DNA sequencing is a laboratory technique, that aims to indicate the order of the nitrogenous bases (adenine, guanine, cytosine, thymine) that makes up the unique DNA makeup. Clinicians use the sequenced DNA to inspect if any region in the genome that regulates gene has any changes or mutations that could lead to diseases.
How DNA sequencing is performed?
Sanger Sequencing (single gene)
This technique was developed in the 1970’s and it was used in Human Genome Project which was the first time DNA of a human was completely sequenced. The principle behind this technique is to secure the DNA chain with a chemical called dideoxynucleotides, so no other nucleotide can be inserted after, and to tag the bases with unique fluorescent with the same chemical, that makes the bases identified and differentiated. This step results in multiple copies of DNA templates that vary in sizes. Then these fluorescently-labeled fragments are separated by their sizes in an electrophoresis process. As each fragment stops in a slightly different spot based on how many nucleotides are in the chain, the color at the end of each fragment shows exactly which base is in each position along the DNA sequence.
For many years, Sanger sequencing was a high standard clinical process for determining single genes or a few genes. It is still reliable but also has limiting sides to it. With Sanger sequencing you can only read one short section of DNA at a time. Also Sanger sequencing detects the variants in the gene if it’s outnumbered by the normal copies of a gene. In order for Sanger sequencing to be able to tell that there is more than one variation of the genetic code present, at least 15-20% of the DNA tested needs to contain the same variant or mutation (disease-causing variant).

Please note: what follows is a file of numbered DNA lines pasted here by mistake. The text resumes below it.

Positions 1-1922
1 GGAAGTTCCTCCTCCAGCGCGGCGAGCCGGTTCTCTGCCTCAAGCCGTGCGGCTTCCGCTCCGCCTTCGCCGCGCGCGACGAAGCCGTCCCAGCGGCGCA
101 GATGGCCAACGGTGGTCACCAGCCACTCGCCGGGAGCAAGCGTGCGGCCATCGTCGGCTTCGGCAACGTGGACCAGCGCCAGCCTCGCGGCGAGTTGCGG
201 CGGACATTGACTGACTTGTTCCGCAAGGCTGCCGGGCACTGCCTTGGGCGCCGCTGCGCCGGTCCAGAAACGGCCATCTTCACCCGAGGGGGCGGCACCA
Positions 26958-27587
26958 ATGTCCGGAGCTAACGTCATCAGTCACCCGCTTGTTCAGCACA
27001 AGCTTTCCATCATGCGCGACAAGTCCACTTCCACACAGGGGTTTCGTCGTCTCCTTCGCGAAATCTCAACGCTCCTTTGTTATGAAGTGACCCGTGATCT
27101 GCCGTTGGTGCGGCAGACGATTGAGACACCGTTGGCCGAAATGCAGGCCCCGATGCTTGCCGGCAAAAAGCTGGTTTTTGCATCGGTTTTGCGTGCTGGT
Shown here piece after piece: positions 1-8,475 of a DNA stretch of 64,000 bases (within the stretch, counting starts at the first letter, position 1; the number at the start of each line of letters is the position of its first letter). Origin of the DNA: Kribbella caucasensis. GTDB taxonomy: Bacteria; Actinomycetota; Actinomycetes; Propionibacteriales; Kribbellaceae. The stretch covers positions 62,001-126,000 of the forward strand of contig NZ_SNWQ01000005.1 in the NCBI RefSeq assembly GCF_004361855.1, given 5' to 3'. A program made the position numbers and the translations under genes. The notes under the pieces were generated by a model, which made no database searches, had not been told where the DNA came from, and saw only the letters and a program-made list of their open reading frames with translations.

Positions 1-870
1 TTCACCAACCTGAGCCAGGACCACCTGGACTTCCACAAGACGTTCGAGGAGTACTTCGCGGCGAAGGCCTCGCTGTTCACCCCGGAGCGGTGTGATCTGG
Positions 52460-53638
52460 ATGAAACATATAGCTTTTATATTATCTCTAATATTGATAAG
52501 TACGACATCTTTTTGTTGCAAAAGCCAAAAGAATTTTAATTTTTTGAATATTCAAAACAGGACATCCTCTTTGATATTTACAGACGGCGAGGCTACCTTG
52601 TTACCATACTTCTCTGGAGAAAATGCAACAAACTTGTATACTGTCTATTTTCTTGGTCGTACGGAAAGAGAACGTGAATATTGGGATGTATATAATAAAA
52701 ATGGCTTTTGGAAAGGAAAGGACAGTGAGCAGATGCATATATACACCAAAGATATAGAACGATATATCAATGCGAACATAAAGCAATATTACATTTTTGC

Next-generation sequencing (NGS) (whole exome sequencing and whole genome sequencing)
Different from Sanger sequencing, it is now possible to sequence the human genome in matter of days. Sequencing time and cost have declined dramatically thanks to a compilation of sequencing technologies called next-generation sequencing (NGS). NGS methods are faster because they sequence millions of small DNA fragments from different parts of the genome simultaneously, rather than reading one fragment from one region at a time.
The protein-coding sections of genes are called exons, and the intervening areas that separate the exons within a single gene are called introns. The collection of exons in all known genes is called exome. When NGS is used to evaluate the entire exome or genome, it is called whole exome sequencing or whole genome sequencing, respectively.
Another advantage of NGS is that it is highly sensitive to detecting the alterations. In NGS only 2%-5% of the tested DNA needs to show the same mutation in order to be detected.
Some changes are known to cause problems with the structure or function of a gene product, and these are referred to as “pathogenic” variants. Other changes are known to have no effect at all on the final gene product and are considered “benign” (harmless) variants.
Some changes don’t have clear evidence either way (of being pathogenic or benign) and are called “variants of uncertain significance”.
(1)DNA Sequencing. (n.d.). Retrieved from https://labtestsonline.org/dna-sequencing